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steve-mathews's comments

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Steve Mathews – Suspension Guru - Dec. 17, 2016, 11:18 a.m.

There are actually 3 generations of the RC4, at least the way we break it down. The first gen (5/8″ shaft and Boost Valve) which had some issues with the forged eyelet cracking around the HSC/LSC adjusters, the second gen (same thing but fixed that breakage issue), then the third gen which had the 1/2″ shaft. The 1/2″ shaft variant was a bit of a hackjob to be honest - it had better rebound control but the oversize reservoir which was necessary for the 5/8″ shaft became redundant, you lost the ability to control ending stroke ramp up (the "air assist" thing didn't do a whole lot - it was just left there so they didn't have to change any parts) and they went back to the 1/2″ shafts which occasionally cracked at the eyelet threads. This was basically Fox copying what backyard mechanics had been doing using DHX parts (the shaft assembly and seal head) and removing the boost valve. The 2nd gen ones were the most bulletproof and a great performing shock, but a bit confusing to set up. The 3rd gen ones were a little easier to set up because they weren't very sensitive to air pressure and the air assist thing was pretty useless, so it cut the number of actual adjustments down a bit.

Steve Mathews – Suspension Guru - Dec. 15, 2016, 4:33 p.m.

Budget limitations aren't really a big deal on a $2500 DH fork, but as Tehllama42 pointed out, they're trying to make things work for everyone. Development is an iterative process, and we have the advantage of being able to look at what these companies do and analyse it before we develop targeted improvements. Each individual part is only as good as the level of thinking and research that went into it - it's not like any one person is "smarter" than Fox or Rockshox as a whole, but we get to pick and choose what we want to work on. They don't have that same luxury - they have to design every part of the fork and every part of the shock.

Steve Mathews – Suspension Guru - Dec. 14, 2016, 4:52 p.m.

It usually just comes down to firmer spring and damper settings to deal with faster riding and bigger hits. As you move further in that direction it gets harder and harder to keep bump compliance and comfort, because not only do you have stiffer springs and firmer damping, you're also hitting those bumps at higher speeds as well, and tyre pressures have to be a bit firmer to resist squirming in corners. The net result is an exponential increase in the harshness the rider experiences as abilities/speeds pick up and the setups shift correspondingly. We set up a top 20 WC rider not long ago and data logging showed that the maximum fork travel he was using on the test track - which was not as rough as some WC tracks - was consistently around 75%. Below that it was too soft and unsupportive. That setup would have SUCKED for anyone who wasn't as fast or as physically strong as him, unless you were twice his weight.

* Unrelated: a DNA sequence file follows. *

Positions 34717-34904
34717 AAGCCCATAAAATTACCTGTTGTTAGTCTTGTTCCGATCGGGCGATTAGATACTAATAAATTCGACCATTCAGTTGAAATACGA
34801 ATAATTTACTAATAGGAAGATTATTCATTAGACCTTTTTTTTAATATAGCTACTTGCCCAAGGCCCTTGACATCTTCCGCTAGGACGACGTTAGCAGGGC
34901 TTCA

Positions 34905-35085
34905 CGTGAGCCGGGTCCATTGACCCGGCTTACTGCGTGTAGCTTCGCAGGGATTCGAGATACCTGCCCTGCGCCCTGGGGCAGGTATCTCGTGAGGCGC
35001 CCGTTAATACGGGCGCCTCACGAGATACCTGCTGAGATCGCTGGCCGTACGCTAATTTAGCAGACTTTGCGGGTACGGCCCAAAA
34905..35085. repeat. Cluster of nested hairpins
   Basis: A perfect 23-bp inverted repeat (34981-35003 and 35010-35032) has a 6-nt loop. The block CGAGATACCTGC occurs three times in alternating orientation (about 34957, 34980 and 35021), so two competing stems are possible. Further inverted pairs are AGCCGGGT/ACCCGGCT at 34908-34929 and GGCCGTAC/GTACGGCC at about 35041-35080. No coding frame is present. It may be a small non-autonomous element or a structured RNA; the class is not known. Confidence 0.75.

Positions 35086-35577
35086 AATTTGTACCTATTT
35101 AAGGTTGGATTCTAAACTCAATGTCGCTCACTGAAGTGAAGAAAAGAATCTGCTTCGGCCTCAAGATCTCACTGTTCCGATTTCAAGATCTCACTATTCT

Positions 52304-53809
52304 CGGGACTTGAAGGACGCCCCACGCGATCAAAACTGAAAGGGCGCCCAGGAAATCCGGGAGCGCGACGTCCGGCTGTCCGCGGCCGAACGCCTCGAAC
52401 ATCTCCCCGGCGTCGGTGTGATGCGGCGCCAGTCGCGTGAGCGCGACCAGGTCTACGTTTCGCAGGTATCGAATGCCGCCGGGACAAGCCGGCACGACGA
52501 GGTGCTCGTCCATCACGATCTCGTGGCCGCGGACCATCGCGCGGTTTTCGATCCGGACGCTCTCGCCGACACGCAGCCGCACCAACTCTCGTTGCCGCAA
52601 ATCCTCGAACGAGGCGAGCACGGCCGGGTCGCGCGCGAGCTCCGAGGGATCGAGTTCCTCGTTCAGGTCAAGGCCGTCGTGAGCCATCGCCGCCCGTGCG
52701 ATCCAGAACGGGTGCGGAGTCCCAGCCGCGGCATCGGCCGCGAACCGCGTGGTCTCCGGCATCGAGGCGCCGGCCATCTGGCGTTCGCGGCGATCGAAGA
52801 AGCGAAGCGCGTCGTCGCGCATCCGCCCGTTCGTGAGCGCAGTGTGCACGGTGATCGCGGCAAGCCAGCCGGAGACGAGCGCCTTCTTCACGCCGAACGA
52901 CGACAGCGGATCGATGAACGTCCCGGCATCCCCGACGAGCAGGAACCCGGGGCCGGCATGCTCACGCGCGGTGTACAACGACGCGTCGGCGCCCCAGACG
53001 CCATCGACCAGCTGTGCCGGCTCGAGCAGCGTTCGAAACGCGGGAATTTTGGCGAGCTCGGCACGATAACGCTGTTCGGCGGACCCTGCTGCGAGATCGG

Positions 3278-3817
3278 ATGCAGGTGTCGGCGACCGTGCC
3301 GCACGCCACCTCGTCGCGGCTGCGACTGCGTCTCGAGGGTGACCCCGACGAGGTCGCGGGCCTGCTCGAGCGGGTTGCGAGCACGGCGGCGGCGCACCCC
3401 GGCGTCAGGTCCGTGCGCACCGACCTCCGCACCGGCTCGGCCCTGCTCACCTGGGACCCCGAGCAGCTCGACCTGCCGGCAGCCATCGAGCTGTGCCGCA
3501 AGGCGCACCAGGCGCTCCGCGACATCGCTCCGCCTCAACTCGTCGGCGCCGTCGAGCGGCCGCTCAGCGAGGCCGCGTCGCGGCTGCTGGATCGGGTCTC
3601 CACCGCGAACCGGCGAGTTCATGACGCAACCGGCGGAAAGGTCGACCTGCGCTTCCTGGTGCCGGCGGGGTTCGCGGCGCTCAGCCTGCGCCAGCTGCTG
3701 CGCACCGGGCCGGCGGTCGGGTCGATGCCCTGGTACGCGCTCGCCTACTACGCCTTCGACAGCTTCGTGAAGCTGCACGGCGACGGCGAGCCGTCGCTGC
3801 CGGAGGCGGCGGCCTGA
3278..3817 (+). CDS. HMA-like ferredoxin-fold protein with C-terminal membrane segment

Steve Mathews – Suspension Guru - Dec. 14, 2016, 1:30 p.m.

There's always room for improvement, though there are practical limitations too. No point doing it if it ends up weighing as much as a coil spring, for example.

Steve Mathews – Suspension Guru - Dec. 14, 2016, 1:29 p.m.

It's basically because tyres are the first and most effective part of your suspension - if they're at too high a pressure, they can really mess around with the rest of your setup, because it's very easy to chase your tail trying to solve harshness and grip issues by adjusting the suspension only to later find out your tyres were at 40psi and no amount of suspension was going to be able to compensate for that, at least not without severe compromise elsewhere. Tyre pressure should basically be set as low as you can go before you get noticeable tyre squirm when cornering, or start flatting more often than you're willing to tolerate. There isn't really any benefit to running it much higher than that unless maybe you're on a race course where rolling resistance is a big deal.

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